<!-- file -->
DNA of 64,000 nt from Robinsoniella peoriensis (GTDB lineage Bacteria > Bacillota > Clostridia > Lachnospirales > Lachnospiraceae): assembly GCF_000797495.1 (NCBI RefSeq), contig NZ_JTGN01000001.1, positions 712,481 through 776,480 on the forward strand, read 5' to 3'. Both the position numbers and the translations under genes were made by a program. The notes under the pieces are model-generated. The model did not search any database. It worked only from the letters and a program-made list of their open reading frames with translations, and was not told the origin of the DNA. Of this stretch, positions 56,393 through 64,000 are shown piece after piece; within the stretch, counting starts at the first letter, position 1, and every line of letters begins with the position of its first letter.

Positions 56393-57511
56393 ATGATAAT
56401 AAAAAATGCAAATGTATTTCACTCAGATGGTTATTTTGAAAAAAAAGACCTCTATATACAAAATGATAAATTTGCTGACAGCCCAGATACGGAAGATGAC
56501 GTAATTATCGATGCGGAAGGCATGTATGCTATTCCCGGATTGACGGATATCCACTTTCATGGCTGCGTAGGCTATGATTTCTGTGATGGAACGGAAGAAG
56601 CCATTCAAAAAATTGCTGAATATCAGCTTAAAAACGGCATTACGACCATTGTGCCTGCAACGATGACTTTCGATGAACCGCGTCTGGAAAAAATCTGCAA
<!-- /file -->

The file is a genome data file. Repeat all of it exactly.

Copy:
DNA of 64,000 nt from Robinsoniella peoriensis (GTDB lineage Bacteria > Bacillota > Clostridia > Lachnospirales > Lachnospiraceae): assembly GCF_000797495.1 (NCBI RefSeq), contig NZ_JTGN01000001.1, positions 712,481 through 776,480 on the forward strand, read 5' to 3'. Both the position numbers and the translations under genes were made by a program. The notes under the pieces are model-generated. The model did not search any database. It worked only from the letters and a program-made list of their open reading frames with translations, and was not told the origin of the DNA. Of this stretch, positions 56,393 through 64,000 are shown piece after piece; within the stretch, counting starts at the first letter, position 1, and every line of letters begins with the position of its first letter.

Positions 56393-57511
56393 ATGATAAT
56401 AAAAAATGCAAATGTATTTCACTCAGATGGTTATTTTGAAAAAAAAGACCTCTATATACAAAATGATAAATTTGCTGACAGCCCAGATACGGAAGATGAC
56501 GTAATTATCGATGCGGAAGGCATGTATGCTATTCCCGGATTGACGGATATCCACTTTCATGGCTGCGTAGGCTATGATTTCTGTGATGGAACGGAAGAAG
56601 CCATTCAAAAAATTGCTGAATATCAGCTTAAAAACGGCATTACGACCATTGTGCCTGCAACGATGACTTTCGATGAACCGCGTCTGGAAAAAATCTGCAA